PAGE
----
By Kaylee Poche, LSU Manship School News Service
BATON ROUGE–The latest report in the 2018 Louisiana Survey conducted by LSU’s Public Policy Research Lab found that a majority of Louisiana residents believe that both gender discrimination and sexual harassment are major issues and that the country should continue making changes to give men and women equality in the workplace.
According to the survey, released Friday, 70 percent of Louisiana residents say women face “a lot” or “some” gender discrimination. That was up from 63 percent who thought that last year. Republicans largely contributed to this increase, with the share of Republicans saying that women face discrimination rising to 52 percent from 42 percent.
Additionally, 61 percent of those surveyed say women face significant obstacles that make it harder for them to get ahead than it is for men. That was up from 58 percent a year ago.
This increase was largely due to African-American women, with 88 percent of them now believing women face obstacles, compared to 80 percent last year.
Three-fourths of Louisiana residents believe the country needs to make further changes to give men and women equality in the workplace, up 4 percentage points from last year.
The shares of Democratic men and Republican men who believe further change is necessary rose by 7 and 11 percentage points, while the share of Republican women thinking that decreased 7 percentage points.
“These results underscore that people in Louisiana see gender discrimination as a very real issue in our state and feel like there is much work to be done in that arena,” said Dr. Michael Henderson, director of the Public Policy Research Lab.
The results of this survey come after a House committee and the full Senate rejected bills last month that would have required companies contracting with the state to pay men and women equally for doing the same work with the same levels of experience, something already required of state workers.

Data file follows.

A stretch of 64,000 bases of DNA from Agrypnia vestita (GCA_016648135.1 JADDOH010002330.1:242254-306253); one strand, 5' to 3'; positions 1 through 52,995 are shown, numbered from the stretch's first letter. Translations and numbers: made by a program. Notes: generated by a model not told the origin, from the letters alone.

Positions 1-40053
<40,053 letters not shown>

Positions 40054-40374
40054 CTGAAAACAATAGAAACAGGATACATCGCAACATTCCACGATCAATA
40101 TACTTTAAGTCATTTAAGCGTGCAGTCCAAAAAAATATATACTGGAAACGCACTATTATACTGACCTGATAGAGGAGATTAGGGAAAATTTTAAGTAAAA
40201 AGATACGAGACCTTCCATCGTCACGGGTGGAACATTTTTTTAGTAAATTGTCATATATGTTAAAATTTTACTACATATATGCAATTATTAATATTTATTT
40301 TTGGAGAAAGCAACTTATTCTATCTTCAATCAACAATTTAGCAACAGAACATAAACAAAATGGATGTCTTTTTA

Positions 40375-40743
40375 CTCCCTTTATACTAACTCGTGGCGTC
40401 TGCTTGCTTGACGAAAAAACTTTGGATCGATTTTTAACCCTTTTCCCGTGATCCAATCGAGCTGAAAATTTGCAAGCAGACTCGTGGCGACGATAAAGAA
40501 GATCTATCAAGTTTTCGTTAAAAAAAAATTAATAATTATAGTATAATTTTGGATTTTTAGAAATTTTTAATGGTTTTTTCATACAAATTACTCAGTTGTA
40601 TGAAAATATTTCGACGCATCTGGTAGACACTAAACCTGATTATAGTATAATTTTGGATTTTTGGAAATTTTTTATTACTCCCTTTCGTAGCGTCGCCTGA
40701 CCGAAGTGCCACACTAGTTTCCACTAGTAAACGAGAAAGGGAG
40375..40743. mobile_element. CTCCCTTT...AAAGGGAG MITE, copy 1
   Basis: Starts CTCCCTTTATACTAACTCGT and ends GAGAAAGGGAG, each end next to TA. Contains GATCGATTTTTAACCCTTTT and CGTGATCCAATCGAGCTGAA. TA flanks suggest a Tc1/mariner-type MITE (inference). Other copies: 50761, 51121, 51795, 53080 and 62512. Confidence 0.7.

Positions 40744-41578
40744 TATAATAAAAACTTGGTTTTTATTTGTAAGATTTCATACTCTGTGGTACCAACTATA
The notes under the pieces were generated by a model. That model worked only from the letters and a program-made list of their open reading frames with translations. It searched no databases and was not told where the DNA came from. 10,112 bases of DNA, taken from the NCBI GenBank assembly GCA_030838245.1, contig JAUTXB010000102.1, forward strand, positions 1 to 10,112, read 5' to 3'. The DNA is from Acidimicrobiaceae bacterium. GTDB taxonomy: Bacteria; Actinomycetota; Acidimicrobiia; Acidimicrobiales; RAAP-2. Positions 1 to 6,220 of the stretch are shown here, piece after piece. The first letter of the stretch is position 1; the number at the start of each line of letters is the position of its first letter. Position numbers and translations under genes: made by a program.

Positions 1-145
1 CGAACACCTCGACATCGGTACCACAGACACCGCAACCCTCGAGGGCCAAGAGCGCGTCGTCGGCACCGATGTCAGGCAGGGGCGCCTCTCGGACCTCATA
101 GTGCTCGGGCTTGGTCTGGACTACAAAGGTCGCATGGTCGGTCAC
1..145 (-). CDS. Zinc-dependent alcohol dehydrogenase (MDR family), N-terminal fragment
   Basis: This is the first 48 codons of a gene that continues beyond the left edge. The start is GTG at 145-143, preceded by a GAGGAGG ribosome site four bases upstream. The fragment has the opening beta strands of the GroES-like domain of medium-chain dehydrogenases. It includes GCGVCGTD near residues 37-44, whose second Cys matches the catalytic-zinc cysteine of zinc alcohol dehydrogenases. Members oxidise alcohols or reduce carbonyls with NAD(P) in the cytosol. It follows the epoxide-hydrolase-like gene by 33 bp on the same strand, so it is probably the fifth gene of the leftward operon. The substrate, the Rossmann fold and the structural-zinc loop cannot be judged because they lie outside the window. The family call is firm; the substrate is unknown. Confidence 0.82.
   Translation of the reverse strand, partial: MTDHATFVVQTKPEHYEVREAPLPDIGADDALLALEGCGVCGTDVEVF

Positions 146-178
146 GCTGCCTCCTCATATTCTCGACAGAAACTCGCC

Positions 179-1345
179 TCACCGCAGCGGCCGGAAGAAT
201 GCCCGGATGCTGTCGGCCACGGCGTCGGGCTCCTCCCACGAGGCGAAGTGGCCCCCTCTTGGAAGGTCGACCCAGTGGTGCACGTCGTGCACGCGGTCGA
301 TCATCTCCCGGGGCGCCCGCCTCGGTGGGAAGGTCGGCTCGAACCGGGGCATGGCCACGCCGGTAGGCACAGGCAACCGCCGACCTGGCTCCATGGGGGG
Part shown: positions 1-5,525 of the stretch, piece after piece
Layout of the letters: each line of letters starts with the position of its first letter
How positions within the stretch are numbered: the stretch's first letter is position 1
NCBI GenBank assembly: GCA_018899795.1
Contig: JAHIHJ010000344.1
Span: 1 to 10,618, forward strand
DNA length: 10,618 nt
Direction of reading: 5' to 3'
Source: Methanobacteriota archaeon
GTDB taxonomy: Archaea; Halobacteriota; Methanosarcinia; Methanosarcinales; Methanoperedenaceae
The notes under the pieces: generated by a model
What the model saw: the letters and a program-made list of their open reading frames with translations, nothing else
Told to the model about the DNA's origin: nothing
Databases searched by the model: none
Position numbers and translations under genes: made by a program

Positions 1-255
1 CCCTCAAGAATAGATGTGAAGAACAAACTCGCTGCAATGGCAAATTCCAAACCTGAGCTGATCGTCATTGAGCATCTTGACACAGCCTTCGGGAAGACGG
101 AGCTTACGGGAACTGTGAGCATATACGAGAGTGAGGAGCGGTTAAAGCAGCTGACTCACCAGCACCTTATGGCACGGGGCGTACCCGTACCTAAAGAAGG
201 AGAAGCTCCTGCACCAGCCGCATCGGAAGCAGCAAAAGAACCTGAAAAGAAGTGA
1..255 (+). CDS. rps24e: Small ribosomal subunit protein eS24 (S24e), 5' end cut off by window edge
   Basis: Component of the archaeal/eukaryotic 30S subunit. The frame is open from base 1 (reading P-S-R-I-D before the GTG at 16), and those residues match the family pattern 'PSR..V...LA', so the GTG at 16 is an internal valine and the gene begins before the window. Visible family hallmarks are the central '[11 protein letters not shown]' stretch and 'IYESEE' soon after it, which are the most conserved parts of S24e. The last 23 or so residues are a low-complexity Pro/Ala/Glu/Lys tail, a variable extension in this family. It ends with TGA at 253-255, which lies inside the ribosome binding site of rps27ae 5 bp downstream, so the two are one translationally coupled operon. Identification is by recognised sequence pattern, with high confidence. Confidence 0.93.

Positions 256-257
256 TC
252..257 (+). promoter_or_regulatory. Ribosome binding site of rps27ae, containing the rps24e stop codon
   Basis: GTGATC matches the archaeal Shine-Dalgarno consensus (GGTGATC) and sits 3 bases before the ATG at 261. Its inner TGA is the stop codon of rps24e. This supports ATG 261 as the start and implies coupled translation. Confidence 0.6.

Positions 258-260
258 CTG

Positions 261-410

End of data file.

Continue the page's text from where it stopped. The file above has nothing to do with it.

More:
The Senate also rejected a bill that would have kept employees from being fired for asking about what fellow employees earn.
A Senate committee did, however, approve bills this week that would beef up anti-sexual harassment policies and training for all state employees.
The survey results also come in the larger context of the #MeToo movement and allegations of sexual misconduct against Secretary of State Tom Schedler.
Two-thirds of state residents say that recent allegations of sexual harassment and assault against prominent men in entertainment, politics and media reflect widespread problems in society rather than isolated incidents of individual misconduct.
Furthermore, 72 percent of residents say elected officials who are accused of sexual harassment or assault by multiple people should resign rather than stay in office. Schedler has said he plans to finish out the remainder of his term but will not seek re-election in 2019.
The Louisiana Survey is an annual project of the Reilly Center for Media & Public Affairs at LSU’s Manship School for Mass Communication that aims to survey the opinions of residents across the state.